What was once cancelled is now uncancelled! Craft night for tomorrow, 12/26/13, is back on. Feel free to show up with your eggnog hangovers!
Bring your cash and your curiosity to our FIRST EVER HOLIDAY CRAFT FAIR December 15, from 12-6pm. We’ll offer a free soldering workshop that day as well as host a number of makers in our area who’ll be selling their items. Also for our first 100 visitors, a free NYC Resistor holiday ornament!
Anyone from the community also interested in selling at the event is welcome to email us for an open spot while they last at email@example.com.
Next weekend at NYC Resistor we are teaching a class on the Adafruit FLORA and Neopixel. These round Arduino compatible controller boards are a great base for wearable projects like watches, jackets and neck ties, as well as holiday decorations. Bring your laptop and we’ll teach you to make the LED ring blink with patterns of your own design. No prior programming required. The class fee includes a FLORA board, batteries, cabling, 4 RGB LED pixels and a 16 RGB LED ring.
In a show of solidarity with our oppressed Meleagris gallopavo brethren, there will be no craft night this Thursday, November 28th. We recommend gathering together with friends and loved ones and sharing a hearty seasonal meal of kale and pine nuts instead. See you all next week!
Last year we wrote about building HID Proxcard RFID tags with attiny85 microcontrollers (based on Micah’s avrfid.s code). The C version only supported classic 26-bit cards, but I recently needed to support the “secure” HID Corporate 1000 35-bit format.
Based on Daniel Smith’s writeup on the format and some digging around, I figured out that the MFG_CODE for this format is 10-bits long with the value 0x005. He also pointed out that the 26-bit firmware had the wrong code — it is not the 20-bit code 0x01002, but is instead the 19-bit code 0x0801 and the bottom bit is part of the parity computation for the card id. If you’re using a HID branded Proxcard reader, the value that it outputs is the entire data portion, including all of the parity bits, but does not include the MFC_CODE part. If anyone knows of a table of these codes, please let me know!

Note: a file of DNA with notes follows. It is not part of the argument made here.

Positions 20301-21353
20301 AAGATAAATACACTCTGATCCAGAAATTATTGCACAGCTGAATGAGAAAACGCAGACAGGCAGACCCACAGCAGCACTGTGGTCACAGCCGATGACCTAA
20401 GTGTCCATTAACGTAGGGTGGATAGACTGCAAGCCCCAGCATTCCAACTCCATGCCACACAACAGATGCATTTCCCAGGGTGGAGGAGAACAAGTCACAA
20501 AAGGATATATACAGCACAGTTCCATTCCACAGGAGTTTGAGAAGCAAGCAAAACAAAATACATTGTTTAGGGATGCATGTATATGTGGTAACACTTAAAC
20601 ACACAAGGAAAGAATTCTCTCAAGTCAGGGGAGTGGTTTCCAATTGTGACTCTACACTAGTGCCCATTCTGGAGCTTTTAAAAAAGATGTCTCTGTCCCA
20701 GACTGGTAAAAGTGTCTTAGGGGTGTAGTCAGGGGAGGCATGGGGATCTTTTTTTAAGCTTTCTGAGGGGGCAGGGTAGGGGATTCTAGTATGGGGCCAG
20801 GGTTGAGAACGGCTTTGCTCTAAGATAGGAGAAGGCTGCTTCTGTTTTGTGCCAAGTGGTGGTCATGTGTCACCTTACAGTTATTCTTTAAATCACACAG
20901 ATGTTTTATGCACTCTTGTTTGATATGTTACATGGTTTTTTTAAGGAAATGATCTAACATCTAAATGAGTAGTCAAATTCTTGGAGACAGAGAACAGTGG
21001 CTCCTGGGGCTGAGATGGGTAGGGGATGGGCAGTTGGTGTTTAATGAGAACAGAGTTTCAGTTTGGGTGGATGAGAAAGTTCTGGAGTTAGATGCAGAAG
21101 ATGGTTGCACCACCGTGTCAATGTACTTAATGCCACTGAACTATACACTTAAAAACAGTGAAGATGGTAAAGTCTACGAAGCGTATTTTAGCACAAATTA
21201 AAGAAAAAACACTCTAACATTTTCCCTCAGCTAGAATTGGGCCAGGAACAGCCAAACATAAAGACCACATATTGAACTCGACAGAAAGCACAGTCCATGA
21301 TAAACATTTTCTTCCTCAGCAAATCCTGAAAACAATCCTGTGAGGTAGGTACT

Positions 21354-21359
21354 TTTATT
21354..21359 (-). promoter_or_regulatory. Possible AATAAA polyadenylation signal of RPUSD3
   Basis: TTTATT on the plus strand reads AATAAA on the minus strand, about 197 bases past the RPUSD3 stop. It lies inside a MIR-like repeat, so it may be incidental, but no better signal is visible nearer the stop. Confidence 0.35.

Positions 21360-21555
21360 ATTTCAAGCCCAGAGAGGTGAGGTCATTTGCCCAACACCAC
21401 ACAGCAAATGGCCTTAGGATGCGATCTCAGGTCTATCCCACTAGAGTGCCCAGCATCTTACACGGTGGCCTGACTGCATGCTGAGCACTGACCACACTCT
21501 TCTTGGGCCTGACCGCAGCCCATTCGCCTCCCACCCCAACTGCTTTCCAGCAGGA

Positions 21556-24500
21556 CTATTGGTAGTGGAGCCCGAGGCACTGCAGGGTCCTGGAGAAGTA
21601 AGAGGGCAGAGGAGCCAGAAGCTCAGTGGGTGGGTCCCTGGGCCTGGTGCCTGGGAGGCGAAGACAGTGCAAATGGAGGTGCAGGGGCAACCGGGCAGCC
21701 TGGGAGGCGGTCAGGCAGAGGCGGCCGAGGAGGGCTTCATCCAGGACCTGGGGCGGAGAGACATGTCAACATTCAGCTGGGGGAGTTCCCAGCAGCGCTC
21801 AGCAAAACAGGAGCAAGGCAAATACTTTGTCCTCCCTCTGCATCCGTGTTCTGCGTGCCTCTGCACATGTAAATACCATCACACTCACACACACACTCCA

I’ve updated my firmware with these changes and it works great. Emulating a 35-bit card takes 846 bytes of flash (nine more than the 26-bit cards since the state machine stores one bit per byte), so it might be possible to port this to the attiny10. I’ve also found that the tags work much better with a small capacitor across the two clock pins, as shown in the above photo.
The PUMA 260 robot arm that was hanging around NYC Resistor was seen heading into Manhattan on the subway.
I’d like to share a neat Eagle hack for all our the people who have taken our Eagle CAD classes (myself included) and our Eagle-using friends.
BOM-EX is nifty little ULP (User Language Program) that extends the functionality of the built-in BOM ULP. BOM-EX not only helps you assemble a coherent BOM (Bill of Materials) right from your Eagle schematic, but it also makes it easy to assemble a database of parts, and associate those parts with parts numbers for DigiKey, Mouser, Newark, etc.
I made a nice little script that lets me build my BOM database without ever leaving the DigiKey website…
Hexascroller has been a central fixture at NYCR for the past few years, with a few ups and downs. It’s replacement, Octoscroller, improves on our classic message alert polygon by having two more sides and two more colors of LEDs.
The userspace application renders images into a shared memory frame buffer, or in this case receives UDP packets containing video images from the Disorient Pyramid transmitter. The PWM algorithm can do between eight and sixteen levels of brightness for each color, producing approximately 12-bit color.
See it in person at MakerFaire in NYC this year and read on for details of how to wire up a driver for the panels, as well as a walkthrough of some of the PRU code.
This year the Disorient Camp at Burning Man built a 7m tall pyramid with over half a kilometer of LED strips. Several artists developed patterns for the panels, including Disorient founder Leo Villareal and Jacob Joaquin from Fresno Idea Works. Every night there was a party in front of the pyramid, with bicycles blocking the entire Esplanade.
The pyramid was visible from just about everywhere on the playa and served as a great beacon for finding the camp after a long night out. Read more for the technical details of how it was constructed and links to all the source code.